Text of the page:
Old Movie Teams

Weren’t they also in that other movie?

Ida Lupino & Sally Forrest

They shared an on-screen appearance in only one movie and in only one scene. Still, Ida Lupino and Sally Forrest were a noteworthy team. “She was the best I ever worked with,” is how Sally Forrest described her working relationship with Ms. Lupino. Ms. Forrest started out in Hollywood dancing in bit parts. Not until Ms. Lupino noticed her and, supposedly thought Ms. Forrest resembled her, was Sally Forrest given the chance to play a leading role, something she did to great critical acclaim.

Ms. Lupino had enjoyed a starried career as an actress in the 30s and 40s and was beginning to branch out into producing and writing when she cast Ms. Forrest in Not Wanted (1949). It’s the story of a young woman who has a baby out of wedlock, gives the baby up for adoption, and then regrets relinquishing her role as the baby’s mother: a ground-breaking and out-in-the-open depiction of a subject usually kept in the shadows of Hollywood film making back then. Incidentally, the movie was to have been directed by Elmer Clifton, but he suffered a heart attack three days into production and died a short time later. Ms. Lupino took over and, for the first time, directed a film (declining credit so that the honor could posthumously go to Mr. Clifton).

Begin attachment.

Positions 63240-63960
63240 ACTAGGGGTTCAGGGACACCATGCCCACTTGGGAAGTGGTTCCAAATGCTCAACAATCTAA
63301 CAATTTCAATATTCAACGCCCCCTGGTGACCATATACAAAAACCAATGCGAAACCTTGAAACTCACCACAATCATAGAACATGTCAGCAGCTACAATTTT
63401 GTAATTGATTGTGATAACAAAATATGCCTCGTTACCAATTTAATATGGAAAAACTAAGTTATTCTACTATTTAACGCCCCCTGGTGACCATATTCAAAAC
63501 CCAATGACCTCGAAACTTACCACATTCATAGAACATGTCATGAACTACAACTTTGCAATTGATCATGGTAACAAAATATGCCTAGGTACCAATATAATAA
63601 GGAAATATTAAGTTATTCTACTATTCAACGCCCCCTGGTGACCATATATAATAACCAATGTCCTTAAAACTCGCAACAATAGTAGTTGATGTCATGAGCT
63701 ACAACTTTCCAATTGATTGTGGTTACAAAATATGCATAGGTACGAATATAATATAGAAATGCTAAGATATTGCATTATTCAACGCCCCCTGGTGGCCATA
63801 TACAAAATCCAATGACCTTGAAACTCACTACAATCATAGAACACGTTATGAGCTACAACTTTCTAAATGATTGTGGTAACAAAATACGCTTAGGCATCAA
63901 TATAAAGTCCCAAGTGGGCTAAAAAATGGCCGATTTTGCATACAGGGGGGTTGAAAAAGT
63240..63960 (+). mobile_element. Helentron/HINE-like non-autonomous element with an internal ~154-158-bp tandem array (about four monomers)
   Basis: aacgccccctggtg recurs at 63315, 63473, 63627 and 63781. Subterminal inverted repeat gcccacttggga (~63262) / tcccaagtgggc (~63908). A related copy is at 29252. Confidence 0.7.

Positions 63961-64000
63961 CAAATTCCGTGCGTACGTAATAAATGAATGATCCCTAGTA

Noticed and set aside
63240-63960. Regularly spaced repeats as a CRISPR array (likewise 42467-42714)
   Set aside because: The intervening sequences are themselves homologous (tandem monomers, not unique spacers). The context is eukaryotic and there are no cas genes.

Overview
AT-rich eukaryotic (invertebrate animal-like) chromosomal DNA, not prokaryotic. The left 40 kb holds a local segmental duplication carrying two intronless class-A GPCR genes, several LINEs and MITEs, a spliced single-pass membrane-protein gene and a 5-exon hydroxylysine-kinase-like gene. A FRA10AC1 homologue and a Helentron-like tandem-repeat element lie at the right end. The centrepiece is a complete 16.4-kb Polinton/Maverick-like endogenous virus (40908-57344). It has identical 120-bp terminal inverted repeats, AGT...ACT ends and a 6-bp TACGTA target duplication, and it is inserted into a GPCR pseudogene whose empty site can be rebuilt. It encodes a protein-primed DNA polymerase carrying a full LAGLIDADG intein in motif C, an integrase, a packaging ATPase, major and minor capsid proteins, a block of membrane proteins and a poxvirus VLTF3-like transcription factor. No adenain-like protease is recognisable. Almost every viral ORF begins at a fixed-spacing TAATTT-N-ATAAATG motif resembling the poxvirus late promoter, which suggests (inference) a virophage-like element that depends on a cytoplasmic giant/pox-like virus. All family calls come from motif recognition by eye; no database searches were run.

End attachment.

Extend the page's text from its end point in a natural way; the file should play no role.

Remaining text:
Becoming one of the first prominent female directors of post-WWII Hollywood, Ms. Lupino was so impressed with Ms. Forrest’s performance that she also cast her in The Young Lovers, a.k.a. Never Fear, (1950) and Hard, Fast and Beautiful (1951). Soon Ms. Forrest was married and living in New York where she found work on Broadway and occasionally in television. She returned to Hollywood now and then to work on a film and joined the cast of While the City Sleeps (1956) in which she and Ida Lupino shared their only screen appearance.

Ida Lupino continued to act, to write, and to direct, mostly for television. She even directed an early episode of The Donna Reed Show (1959) and three episodes of Gilligan’s Island (1964 & 1966). After an appearance on TV’s Charlie’s Angels (1977) and in the movie My Boys Are Good Boys (1978), she retired from the screen, succumbing in 1995 to the effects of colon cancer.

Sally Forrest retired from the screen in 1967, dying from cancer herself in 2015. But she was forever grateful to Ida Lupino for recognizing and encouraging her abilities as an actress. “She was completely understanding,” Ms. Forrest said of Ms. Lupino in an interview in 2002, “and knew exactly what she wanted.”

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